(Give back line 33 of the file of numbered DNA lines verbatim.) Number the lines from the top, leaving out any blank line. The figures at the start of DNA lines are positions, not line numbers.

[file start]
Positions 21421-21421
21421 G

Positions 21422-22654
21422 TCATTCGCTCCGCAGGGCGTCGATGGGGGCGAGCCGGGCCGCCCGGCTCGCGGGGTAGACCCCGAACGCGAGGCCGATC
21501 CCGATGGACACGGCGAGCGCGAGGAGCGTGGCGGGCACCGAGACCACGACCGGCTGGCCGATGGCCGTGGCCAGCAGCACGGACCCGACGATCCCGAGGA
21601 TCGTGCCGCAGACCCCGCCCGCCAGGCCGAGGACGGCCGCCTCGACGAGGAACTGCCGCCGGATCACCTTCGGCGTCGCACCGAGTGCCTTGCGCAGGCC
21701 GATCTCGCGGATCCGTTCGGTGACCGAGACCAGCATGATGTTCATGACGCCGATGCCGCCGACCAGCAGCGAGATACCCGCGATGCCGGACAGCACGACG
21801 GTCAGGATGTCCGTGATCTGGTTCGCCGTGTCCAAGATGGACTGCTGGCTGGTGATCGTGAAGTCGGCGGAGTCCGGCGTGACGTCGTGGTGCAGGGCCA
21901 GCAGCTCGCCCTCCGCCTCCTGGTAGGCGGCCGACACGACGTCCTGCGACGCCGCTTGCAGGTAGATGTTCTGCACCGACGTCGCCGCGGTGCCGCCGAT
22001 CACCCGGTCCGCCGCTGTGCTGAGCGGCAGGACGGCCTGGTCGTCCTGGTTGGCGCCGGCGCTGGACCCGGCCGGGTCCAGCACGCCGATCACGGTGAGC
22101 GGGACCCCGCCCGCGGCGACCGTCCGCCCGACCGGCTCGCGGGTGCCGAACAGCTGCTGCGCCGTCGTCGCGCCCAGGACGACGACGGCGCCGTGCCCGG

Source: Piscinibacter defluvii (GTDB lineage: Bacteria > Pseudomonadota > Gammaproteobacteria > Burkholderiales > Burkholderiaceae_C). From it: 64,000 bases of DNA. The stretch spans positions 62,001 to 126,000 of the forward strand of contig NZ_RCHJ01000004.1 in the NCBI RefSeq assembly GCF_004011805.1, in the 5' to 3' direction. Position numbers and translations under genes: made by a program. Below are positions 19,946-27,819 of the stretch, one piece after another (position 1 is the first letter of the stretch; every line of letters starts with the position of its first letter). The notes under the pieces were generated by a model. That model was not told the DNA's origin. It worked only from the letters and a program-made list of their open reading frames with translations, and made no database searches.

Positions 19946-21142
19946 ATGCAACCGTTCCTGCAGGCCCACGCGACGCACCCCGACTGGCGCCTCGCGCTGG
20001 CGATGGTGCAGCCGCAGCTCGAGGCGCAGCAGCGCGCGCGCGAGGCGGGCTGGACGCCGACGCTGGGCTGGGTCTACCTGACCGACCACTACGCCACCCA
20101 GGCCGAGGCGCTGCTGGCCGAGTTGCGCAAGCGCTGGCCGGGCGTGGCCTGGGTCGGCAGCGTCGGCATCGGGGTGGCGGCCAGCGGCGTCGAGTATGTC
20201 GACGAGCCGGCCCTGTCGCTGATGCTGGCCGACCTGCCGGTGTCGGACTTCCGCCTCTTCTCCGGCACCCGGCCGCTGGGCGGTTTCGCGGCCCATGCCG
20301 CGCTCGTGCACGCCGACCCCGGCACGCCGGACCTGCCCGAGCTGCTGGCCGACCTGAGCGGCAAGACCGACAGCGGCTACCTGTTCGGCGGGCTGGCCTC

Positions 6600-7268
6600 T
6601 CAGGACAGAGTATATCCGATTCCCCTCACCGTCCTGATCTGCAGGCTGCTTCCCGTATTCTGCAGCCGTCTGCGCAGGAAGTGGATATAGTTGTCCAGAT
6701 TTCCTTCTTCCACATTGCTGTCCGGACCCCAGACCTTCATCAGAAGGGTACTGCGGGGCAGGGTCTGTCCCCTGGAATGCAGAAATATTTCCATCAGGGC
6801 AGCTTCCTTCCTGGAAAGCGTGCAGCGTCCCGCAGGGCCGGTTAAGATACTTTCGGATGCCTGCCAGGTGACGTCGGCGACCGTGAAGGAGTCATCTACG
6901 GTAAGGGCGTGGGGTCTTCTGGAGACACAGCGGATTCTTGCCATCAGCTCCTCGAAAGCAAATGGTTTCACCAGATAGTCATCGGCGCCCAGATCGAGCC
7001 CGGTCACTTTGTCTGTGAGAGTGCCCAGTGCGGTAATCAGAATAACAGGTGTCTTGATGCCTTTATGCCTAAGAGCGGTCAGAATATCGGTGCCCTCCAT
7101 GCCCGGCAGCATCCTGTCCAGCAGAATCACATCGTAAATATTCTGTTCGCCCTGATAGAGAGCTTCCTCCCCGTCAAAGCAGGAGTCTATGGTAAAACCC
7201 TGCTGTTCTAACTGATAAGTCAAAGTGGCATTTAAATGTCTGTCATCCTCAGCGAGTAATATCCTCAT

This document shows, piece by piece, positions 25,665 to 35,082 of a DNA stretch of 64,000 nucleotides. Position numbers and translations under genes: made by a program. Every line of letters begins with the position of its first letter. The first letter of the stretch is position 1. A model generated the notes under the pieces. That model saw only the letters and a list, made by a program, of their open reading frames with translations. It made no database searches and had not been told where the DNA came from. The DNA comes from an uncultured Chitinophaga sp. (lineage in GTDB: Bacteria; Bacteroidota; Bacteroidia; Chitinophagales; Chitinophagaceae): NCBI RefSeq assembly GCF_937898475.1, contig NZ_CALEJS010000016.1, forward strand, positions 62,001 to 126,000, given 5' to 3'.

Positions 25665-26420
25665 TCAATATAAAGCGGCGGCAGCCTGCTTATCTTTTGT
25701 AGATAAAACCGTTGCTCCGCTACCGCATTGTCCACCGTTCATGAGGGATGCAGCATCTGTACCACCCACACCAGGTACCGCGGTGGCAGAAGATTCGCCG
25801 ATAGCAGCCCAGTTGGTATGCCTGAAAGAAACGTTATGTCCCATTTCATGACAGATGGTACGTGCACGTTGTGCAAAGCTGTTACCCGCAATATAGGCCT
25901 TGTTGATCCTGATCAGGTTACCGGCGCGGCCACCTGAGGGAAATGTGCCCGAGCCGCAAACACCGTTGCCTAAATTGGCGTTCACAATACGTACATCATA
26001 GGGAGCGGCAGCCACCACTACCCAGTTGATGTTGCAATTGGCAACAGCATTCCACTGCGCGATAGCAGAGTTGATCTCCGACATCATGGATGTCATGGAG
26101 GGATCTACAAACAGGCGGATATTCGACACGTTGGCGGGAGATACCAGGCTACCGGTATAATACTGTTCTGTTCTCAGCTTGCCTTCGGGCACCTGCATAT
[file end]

25901 TGTTGATCCTGATCAGGTTACCGGCGCGGCCACCTGAGGGAAATGTGCCCGAGCCGCAAACACCGTTGCCTAAATTGGCGTTCACAATACGTACATCATA